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« Reply #2 on: October 09, 2007, 08:48:30 AM »

This isn't that version in which St. Peter gets called "Rocky" by Christ is it?

LOL... I can just see it... "Yo, Adrienne!"

The Message, though, isn't really a translation, it's a paraphrase designed to put the scriptures in modern language so we "modern" people can understand it.  A third-hand passing on of the story, if you will.  A lot of people like it because it puts the scriptures in a new light, but I for one don't feel it's trustworthy.  For it to paraphrase the scripture would involve an awful lot of interpretation, more so than just a translation. (And Eugene Peterson is a Presbyterian pastor, so I imagine what interpretation bleeds through will be through Presbyterian eyes.)
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« Reply #3 on: October 09, 2007, 09:42:23 AM »

The worst one I have seen so far is "The Word on the Street" and "The Word on the Street: Remix"

My dad's friend, a New Zealander, remembered a book floating around called something like, "God is for real, man"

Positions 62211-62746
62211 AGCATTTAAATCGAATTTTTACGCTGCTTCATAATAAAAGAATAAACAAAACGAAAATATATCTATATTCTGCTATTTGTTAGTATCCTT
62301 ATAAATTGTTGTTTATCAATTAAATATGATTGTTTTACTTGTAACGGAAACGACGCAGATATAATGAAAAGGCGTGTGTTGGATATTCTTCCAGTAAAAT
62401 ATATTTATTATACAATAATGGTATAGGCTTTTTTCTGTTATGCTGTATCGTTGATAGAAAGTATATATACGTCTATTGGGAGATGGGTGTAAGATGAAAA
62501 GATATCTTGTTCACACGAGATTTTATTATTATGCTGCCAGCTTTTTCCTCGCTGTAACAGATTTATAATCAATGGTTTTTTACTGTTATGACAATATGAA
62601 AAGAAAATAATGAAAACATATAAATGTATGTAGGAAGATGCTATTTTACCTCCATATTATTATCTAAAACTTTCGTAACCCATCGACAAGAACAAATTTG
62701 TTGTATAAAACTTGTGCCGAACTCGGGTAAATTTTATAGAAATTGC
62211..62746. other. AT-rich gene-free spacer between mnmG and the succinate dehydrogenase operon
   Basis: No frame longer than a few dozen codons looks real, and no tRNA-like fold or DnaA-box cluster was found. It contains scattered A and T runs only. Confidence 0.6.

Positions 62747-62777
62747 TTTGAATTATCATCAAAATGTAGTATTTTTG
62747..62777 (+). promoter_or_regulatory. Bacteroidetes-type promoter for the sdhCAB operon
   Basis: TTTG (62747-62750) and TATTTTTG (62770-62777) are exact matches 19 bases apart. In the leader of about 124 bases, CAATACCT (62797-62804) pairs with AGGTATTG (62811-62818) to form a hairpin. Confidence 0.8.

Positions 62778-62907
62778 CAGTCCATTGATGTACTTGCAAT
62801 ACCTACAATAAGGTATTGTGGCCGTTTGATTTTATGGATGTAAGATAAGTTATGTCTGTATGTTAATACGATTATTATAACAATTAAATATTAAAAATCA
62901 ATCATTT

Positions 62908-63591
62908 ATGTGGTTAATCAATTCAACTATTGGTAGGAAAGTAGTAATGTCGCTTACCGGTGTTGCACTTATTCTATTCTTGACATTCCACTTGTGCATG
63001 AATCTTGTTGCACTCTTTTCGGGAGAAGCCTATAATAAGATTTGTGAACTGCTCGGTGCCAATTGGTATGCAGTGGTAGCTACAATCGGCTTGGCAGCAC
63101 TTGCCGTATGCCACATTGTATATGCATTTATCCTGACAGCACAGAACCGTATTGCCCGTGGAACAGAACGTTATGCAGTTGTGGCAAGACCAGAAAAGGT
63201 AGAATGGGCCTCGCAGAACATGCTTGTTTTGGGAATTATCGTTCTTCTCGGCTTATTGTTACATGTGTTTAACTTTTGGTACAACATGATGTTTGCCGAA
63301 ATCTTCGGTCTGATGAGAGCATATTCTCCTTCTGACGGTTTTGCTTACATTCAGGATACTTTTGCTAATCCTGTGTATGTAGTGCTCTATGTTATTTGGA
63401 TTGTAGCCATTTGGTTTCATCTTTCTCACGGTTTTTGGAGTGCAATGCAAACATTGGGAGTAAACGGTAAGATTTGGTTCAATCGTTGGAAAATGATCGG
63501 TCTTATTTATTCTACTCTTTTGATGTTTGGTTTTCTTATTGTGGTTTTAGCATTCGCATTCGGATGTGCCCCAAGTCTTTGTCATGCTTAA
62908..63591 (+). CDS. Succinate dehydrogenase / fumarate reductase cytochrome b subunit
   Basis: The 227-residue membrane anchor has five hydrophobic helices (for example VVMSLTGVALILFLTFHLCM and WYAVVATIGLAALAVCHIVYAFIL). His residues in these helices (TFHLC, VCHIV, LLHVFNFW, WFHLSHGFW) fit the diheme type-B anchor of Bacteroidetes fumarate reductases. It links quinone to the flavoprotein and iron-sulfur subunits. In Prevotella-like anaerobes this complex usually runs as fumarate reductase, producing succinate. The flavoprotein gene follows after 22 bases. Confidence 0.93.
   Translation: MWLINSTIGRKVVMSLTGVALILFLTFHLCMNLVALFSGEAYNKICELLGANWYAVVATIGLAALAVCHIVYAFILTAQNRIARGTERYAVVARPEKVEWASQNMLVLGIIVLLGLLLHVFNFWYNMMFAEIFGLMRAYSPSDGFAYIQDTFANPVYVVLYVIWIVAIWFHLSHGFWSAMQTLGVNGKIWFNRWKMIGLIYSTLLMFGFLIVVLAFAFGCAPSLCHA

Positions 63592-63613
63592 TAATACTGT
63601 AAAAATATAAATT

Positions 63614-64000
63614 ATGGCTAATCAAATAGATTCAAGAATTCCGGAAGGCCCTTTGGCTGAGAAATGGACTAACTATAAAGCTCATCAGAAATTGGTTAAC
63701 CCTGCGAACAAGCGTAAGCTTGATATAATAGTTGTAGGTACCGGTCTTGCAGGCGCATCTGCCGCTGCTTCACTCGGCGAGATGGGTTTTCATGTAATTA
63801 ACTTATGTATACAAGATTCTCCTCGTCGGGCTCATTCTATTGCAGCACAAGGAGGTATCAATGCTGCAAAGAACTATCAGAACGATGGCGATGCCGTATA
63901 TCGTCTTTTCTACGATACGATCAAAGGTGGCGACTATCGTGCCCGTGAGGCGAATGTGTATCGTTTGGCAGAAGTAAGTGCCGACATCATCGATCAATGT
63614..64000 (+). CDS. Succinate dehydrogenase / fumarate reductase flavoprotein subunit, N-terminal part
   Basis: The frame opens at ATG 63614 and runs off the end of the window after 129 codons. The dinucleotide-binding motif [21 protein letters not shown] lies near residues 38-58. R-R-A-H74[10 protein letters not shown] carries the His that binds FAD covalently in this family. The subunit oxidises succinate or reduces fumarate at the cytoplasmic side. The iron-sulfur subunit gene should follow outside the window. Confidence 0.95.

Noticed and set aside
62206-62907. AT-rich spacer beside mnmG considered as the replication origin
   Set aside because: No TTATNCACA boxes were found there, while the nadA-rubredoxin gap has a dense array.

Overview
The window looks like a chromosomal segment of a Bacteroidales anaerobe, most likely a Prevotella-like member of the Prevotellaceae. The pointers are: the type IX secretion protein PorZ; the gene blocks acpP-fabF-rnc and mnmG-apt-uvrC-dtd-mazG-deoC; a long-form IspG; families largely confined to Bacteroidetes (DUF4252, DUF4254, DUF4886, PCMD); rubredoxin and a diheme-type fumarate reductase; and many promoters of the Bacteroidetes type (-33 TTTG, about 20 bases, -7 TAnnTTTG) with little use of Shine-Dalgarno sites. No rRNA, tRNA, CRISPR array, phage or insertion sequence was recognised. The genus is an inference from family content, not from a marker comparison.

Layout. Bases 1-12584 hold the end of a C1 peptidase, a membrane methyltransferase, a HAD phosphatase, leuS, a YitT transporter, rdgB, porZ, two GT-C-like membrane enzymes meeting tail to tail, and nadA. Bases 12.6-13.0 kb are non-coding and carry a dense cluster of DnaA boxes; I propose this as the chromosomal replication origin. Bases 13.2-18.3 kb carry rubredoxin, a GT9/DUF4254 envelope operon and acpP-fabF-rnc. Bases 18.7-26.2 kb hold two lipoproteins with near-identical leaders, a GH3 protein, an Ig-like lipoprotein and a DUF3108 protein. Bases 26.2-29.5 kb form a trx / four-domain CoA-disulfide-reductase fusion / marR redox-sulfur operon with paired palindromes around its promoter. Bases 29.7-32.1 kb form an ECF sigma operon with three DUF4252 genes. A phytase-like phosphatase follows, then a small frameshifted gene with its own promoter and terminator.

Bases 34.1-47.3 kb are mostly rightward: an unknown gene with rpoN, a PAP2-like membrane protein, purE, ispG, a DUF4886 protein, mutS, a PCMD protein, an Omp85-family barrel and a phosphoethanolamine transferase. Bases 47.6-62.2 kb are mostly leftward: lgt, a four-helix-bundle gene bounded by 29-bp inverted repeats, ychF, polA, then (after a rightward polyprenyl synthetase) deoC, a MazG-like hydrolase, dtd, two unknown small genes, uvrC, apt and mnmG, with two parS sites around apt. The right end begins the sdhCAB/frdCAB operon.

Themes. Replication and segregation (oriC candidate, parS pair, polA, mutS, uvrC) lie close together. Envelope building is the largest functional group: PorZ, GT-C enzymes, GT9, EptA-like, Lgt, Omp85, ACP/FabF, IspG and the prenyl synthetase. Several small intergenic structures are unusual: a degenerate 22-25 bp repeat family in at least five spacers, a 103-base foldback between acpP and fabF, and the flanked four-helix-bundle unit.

I have also seen the "Black Bible Chronicles" detailing the adventures of Jesus and his possee. ugh.
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« Reply #4 on: October 09, 2007, 09:44:33 AM »

This isn't that version in which St. Peter gets called "Rocky" by Christ is it?

So do we sing "Eye of the Tiger" instead of "Christ is risen", then?
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« Reply #5 on: October 09, 2007, 10:55:29 AM »

So do we sing "Eye of the Tiger" instead of "Christ is risen", then?

Christ is Risen = Word up!
Truly He is Risen = Sho 'nuff!
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« Reply #6 on: October 09, 2007, 11:14:58 AM »

Christ is Risen = Word up!
Truly He is Risen = Sho 'nuff!

Oh dear! To think that the Gospel which Christ preached in a way that even the uneducated peasantry could understand needs to be dumbed down today. This is so depressing. Where's that bottle of Jagermeister?
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« Reply #7 on: October 09, 2007, 01:03:31 PM »

Oh dear! To think that the Gospel which Christ preached in a way that even the uneducated peasantry could understand needs to be dumbed down today. This is so depressing. Where's that bottle of Jagermeister? 

Well, thankfully this version of the great Paschal dialog hasn't needed to be used yet.